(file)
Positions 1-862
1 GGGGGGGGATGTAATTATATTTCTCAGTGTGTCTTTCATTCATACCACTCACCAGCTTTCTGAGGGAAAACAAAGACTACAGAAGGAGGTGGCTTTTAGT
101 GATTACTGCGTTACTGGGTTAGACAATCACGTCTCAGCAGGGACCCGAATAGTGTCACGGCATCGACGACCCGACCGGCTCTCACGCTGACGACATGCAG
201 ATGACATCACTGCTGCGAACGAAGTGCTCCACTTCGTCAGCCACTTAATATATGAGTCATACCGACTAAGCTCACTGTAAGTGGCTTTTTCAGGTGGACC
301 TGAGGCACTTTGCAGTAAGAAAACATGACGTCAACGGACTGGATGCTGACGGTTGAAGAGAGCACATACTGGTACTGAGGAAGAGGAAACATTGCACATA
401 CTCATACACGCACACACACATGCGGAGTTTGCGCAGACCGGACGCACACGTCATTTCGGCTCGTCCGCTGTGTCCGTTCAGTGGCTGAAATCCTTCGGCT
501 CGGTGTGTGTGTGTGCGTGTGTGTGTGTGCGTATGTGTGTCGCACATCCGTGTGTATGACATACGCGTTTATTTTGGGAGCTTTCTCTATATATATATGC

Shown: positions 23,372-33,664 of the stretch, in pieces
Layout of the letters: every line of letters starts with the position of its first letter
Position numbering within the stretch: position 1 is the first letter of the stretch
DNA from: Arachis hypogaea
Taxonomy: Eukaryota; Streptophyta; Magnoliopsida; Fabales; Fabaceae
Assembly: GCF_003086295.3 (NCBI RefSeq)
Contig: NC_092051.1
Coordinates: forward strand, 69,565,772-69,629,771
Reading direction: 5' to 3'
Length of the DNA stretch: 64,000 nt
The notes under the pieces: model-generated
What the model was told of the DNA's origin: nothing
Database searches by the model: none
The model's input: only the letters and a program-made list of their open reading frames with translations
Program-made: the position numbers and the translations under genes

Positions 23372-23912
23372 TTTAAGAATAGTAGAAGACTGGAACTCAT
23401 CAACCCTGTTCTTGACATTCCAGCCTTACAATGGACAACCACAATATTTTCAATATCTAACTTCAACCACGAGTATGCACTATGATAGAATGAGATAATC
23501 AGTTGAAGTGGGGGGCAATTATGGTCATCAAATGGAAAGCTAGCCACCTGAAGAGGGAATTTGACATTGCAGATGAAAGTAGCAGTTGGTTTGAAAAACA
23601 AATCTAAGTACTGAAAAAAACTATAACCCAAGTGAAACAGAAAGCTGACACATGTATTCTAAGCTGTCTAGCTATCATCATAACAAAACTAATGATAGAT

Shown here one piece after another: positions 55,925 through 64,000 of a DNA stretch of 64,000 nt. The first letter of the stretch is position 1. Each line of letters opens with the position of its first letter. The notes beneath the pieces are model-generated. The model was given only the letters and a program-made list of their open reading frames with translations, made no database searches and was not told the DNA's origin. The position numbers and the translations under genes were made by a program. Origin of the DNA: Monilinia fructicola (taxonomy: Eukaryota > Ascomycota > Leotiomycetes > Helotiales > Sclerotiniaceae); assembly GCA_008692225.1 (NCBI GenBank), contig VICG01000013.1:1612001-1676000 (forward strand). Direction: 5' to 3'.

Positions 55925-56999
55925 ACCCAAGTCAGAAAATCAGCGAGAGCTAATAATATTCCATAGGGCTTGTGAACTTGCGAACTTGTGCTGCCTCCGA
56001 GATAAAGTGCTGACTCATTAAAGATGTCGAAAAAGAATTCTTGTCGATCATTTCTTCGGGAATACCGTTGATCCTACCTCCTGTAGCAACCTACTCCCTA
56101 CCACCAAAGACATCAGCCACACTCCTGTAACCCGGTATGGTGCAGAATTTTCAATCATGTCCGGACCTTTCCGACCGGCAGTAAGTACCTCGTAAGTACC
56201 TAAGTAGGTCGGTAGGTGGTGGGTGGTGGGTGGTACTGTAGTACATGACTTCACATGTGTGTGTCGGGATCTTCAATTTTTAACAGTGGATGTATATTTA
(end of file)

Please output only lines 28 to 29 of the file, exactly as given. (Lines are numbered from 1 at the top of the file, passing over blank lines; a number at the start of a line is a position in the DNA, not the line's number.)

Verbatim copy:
Shown here one piece after another: positions 55,925 through 64,000 of a DNA stretch of 64,000 nt. The first letter of the stretch is position 1. Each line of letters opens with the position of its first letter. The notes beneath the pieces are model-generated. The model was given only the letters and a program-made list of their open reading frames with translations, made no database searches and was not told the DNA's origin. The position numbers and the translations under genes were made by a program. Origin of the DNA: Monilinia fructicola (taxonomy: Eukaryota > Ascomycota > Leotiomycetes > Helotiales > Sclerotiniaceae); assembly GCA_008692225.1 (NCBI GenBank), contig VICG01000013.1:1612001-1676000 (forward strand). Direction: 5' to 3'.

Positions 55925-56999